Individual species can influence the composition of whole communities in a variety of ways. In this chapter we pay particular attention to the manner in which competition, predation and parasitism can shape communities.
The view that interspecific competition plays a central and powerful role in the shaping of communities was first fostered by the competitive exclusion principle, with its implication of a limit to the similarity of competing species, and thus a limit to the number of species that can be fitted into a particular community before niche space is fully saturated. There is no argument about whether competition sometimes affects community structure, nor does it play an overriding role in every case. Thus, other factors may prevent competition from progressing to competitive exclusion, by depressing densities or periodically reversing competitive superiority. Moreover, even when competition is intense, the species may coexist if they have aggregated distributions, with each species distributed independently of the others.
Evidence from community studies of niche differentiation for important resources in space and time is consistent with a role for competition in determining community composition. However, the documentation of mere differences among species is insufficient. The approach has been to build null models of actual communities that retain certain of the characteristics of their real counterparts (in terms of diets, feeding morphologies or distributions of coexisting species) but reassemble the components at random, excluding the consequences of competition. Comparisons of predicted and observed patterns have sometimes supported a role for competition, but by no means in all cases.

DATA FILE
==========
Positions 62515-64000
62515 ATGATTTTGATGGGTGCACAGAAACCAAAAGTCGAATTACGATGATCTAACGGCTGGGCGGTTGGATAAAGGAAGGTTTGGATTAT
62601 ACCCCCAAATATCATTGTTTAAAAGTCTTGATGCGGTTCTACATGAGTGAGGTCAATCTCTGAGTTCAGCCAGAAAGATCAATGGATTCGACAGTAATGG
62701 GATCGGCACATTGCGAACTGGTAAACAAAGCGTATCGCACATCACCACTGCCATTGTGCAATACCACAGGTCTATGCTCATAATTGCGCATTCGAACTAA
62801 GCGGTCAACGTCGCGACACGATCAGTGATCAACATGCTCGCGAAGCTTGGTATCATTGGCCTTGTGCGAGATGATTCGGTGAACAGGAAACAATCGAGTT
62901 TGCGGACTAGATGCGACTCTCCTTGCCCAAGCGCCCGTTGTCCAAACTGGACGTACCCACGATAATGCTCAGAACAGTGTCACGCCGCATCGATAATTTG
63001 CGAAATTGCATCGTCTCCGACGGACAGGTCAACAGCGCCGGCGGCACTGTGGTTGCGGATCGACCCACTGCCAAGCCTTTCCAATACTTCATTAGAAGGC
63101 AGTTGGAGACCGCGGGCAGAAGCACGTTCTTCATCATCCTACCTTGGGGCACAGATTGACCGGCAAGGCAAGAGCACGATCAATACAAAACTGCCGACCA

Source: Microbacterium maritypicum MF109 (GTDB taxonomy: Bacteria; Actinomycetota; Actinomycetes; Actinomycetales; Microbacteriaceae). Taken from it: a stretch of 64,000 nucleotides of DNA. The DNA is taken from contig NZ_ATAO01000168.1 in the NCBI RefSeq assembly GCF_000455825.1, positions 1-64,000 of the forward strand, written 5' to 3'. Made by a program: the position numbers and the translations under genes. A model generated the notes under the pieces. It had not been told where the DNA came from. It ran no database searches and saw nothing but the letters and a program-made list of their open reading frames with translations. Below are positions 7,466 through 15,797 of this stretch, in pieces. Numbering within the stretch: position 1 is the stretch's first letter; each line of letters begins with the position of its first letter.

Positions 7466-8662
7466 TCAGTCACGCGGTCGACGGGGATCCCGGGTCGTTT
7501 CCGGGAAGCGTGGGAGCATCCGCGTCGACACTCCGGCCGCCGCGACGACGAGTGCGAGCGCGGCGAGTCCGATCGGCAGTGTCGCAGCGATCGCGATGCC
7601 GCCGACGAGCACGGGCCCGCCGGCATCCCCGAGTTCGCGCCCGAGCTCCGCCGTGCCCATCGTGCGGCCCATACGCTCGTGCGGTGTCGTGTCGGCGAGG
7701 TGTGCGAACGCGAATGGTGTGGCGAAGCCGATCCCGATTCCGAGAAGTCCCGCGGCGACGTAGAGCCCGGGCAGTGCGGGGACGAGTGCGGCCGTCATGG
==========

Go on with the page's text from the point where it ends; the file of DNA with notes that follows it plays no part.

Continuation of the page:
Grazing animals sometimes increase plant species richness (exploiter-mediated coexistence) by interrupting the process of competitive exclusion, thus imposing their own order on community composition. Plant coexistence is more likely to be fostered by grazers in nutrient-rich situations, and where the preferred food plants would otherwise be competitively superior to less preferred ones.
Carnivorous animals may, likewise, increase the species richness of prey. This has been recorded for rocky shore invertebrates and woodland bird communities, but not for deep-sea vent communities or in terrestrial insect and spider studies. The outcome for species richness in the face of predation again depends on a number of factors, including the pattern of dietary preference and the relative competitive status of the prey.
The incidence of a parasite, like that of other types of exploiter, may determine whether or not a host species occurs in an area; parasites can cause more subtle effects too, by influencing species that are themselves strong interactors or ecosystem engineers in terrestrial, freshwater and marine communities. Parasites are sometimes responsible for exploiter-mediated coexistence.
Communities are not necessarily structured by a single biotic process and the role of consumers in shaping community structure can be expected to be modified according to abiotic conditions. Biotic effects may often be least significant in communities where physical conditions are more severe, variable or unpredictable.
remember that some biotic interactions are positive in their effects mmk
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